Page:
And when Kyle learned music, he had to do a lot of theory and he found his work to be a “disconnect with what (he) did on (his) lesson: “Those don’t have to be separate,” he said. So, he has created lessons speaking to the problem.
On his students and instruction, Kyle also said “I hope to really give my people an experience … that they remember the rest of their life … I want to build on what my teachers did, (on) what I feel like a typical person gets.”
Kyle trick business-wise has been to learn from “trial and error.”
“I’ve tried to read as many books and listen to as many podcasts as I can,” Kyle added. “That is something I obsess about sometimes, just the business side of it.”
Kyle said that most musicians are “notoriously bad at being business people.” He pointed to history, saying that Johann Sebastian Bach was “very good with his money and able to negotiate deals,” whereas Wolfgang Amadeus Mozart “was poor at managing his finances.”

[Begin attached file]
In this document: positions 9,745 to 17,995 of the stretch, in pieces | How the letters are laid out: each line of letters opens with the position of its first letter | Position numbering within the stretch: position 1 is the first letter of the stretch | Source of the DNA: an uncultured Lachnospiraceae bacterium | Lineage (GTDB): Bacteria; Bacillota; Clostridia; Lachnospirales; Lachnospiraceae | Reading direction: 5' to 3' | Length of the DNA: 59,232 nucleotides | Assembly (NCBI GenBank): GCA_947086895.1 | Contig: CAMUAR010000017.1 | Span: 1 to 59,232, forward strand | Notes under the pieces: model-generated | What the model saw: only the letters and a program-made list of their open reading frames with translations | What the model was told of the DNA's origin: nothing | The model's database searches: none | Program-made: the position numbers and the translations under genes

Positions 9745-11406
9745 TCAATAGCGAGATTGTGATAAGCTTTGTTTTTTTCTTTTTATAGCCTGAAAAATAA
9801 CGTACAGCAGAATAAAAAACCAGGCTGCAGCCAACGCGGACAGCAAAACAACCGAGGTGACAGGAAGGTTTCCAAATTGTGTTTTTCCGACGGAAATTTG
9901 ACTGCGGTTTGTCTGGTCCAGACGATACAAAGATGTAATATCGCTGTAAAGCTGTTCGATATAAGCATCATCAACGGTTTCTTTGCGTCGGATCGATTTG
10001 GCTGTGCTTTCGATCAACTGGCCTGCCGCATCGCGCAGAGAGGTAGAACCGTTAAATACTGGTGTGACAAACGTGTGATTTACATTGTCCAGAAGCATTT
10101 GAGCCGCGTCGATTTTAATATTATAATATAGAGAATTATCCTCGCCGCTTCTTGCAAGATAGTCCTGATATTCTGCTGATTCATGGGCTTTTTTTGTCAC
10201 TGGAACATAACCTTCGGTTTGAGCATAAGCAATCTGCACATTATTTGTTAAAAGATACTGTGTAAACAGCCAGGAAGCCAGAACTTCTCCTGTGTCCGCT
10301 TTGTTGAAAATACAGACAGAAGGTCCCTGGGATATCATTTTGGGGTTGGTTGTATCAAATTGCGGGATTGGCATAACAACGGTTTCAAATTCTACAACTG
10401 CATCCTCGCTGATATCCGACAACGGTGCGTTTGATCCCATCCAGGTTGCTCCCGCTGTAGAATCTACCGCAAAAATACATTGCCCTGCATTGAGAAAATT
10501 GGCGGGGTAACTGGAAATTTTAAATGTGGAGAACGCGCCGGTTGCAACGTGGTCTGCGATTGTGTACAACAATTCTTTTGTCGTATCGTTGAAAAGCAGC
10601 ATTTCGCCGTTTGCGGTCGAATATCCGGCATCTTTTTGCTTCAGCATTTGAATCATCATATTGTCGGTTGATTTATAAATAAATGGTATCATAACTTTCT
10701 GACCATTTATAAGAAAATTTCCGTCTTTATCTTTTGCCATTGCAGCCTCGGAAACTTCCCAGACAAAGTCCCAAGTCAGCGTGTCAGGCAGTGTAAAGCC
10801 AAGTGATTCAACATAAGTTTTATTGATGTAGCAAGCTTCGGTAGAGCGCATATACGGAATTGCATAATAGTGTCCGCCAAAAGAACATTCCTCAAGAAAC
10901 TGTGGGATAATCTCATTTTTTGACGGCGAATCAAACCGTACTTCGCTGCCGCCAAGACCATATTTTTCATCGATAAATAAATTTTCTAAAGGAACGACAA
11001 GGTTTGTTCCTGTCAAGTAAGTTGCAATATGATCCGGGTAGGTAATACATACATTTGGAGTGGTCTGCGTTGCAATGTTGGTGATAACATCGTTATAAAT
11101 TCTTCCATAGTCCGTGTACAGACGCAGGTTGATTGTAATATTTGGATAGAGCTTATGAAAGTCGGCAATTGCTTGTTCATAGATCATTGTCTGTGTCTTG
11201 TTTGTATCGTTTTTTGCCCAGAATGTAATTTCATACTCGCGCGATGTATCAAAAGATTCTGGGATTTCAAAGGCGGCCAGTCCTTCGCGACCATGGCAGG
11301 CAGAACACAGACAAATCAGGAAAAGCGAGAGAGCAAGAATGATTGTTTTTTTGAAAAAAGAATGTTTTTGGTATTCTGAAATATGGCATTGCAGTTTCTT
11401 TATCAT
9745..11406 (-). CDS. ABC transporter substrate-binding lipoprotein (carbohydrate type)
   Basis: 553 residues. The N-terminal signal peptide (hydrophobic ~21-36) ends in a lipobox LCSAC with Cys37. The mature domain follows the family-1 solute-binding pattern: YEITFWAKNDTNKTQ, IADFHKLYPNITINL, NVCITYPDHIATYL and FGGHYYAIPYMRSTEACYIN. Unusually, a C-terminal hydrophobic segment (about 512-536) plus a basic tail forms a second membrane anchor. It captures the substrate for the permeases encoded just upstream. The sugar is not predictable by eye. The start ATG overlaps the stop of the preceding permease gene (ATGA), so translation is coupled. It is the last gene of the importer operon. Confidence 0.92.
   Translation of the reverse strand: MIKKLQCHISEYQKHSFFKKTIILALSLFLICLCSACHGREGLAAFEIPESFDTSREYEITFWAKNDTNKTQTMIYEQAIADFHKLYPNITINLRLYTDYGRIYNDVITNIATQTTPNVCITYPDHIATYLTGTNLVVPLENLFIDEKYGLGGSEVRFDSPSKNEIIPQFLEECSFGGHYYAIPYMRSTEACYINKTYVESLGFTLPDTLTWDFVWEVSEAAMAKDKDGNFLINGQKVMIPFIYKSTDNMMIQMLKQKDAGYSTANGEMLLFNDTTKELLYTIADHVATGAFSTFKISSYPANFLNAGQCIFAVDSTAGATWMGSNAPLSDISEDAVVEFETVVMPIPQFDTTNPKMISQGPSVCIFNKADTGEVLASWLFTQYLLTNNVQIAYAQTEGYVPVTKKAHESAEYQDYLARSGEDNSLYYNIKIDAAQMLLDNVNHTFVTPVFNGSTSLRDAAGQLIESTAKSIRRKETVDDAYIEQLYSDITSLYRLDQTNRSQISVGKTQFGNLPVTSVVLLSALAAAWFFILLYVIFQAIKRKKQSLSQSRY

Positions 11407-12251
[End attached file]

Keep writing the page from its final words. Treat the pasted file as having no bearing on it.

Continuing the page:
“It’s a hard thing, too, because music is so emotional and sometimes subjective and such a personal thing in some ways,” Kyle said, noting that some musicians have a “fear of becoming a sellout.” “I think sometimes musicians have a hard time charging for what they do and feeling like they can get paid … it’s what they love (yes, in hardly three years), so how could they charge to do what they love?”
Kyle doesn’t expect all of his students to be “prodigies.”
“Not by any means,” he said. “I don’t expect that most of my students will go on to study music in college, although I have had some, and that’s been fun.”
To keep up with inflation, Kyle has raised prices incrementally.
Many artists will not make money off their work, either because they fail in trying or don’t try to. Kyle said that in arts in general, certainly including music, “it’s never been a better time” to be an “artist,” especially an “artist entrepreneur.”